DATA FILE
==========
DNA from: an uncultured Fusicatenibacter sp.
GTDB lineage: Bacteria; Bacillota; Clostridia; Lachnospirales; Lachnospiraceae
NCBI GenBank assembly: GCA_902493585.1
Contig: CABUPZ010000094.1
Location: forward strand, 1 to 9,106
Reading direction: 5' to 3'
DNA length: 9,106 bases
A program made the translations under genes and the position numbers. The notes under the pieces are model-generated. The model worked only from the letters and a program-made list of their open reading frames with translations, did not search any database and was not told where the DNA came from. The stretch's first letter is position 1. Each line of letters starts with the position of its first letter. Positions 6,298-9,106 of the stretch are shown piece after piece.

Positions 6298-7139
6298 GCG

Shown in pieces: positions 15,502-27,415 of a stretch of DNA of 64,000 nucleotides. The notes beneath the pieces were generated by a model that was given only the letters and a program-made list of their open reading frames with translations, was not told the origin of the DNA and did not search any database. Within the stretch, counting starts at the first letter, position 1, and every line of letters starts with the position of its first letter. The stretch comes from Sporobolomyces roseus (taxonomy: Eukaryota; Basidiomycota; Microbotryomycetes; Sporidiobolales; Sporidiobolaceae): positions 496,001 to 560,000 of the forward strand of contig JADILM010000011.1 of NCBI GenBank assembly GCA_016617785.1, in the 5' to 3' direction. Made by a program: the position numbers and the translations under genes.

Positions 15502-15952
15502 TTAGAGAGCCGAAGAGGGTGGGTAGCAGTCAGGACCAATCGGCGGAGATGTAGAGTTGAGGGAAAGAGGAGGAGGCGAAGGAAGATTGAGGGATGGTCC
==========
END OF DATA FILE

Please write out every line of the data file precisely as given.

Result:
DNA from: an uncultured Fusicatenibacter sp.
GTDB lineage: Bacteria; Bacillota; Clostridia; Lachnospirales; Lachnospiraceae
NCBI GenBank assembly: GCA_902493585.1
Contig: CABUPZ010000094.1
Location: forward strand, 1 to 9,106
Reading direction: 5' to 3'
DNA length: 9,106 bases
A program made the translations under genes and the position numbers. The notes under the pieces are model-generated. The model worked only from the letters and a program-made list of their open reading frames with translations, did not search any database and was not told where the DNA came from. The stretch's first letter is position 1. Each line of letters starts with the position of its first letter. Positions 6,298-9,106 of the stretch are shown piece after piece.

Positions 6298-7139
6298 GCG

Shown in pieces: positions 15,502-27,415 of a stretch of DNA of 64,000 nucleotides. The notes beneath the pieces were generated by a model that was given only the letters and a program-made list of their open reading frames with translations, was not told the origin of the DNA and did not search any database. Within the stretch, counting starts at the first letter, position 1, and every line of letters starts with the position of its first letter. The stretch comes from Sporobolomyces roseus (taxonomy: Eukaryota; Basidiomycota; Microbotryomycetes; Sporidiobolales; Sporidiobolaceae): positions 496,001 to 560,000 of the forward strand of contig JADILM010000011.1 of NCBI GenBank assembly GCA_016617785.1, in the 5' to 3' direction. Made by a program: the position numbers and the translations under genes.

Positions 15502-15952
15502 TTAGAGAGCCGAAGAGGGTGGGTAGCAGTCAGGACCAATCGGCGGAGATGTAGAGTTGAGGGAAAGAGGAGGAGGCGAAGGAAGATTGAGGGATGGTCC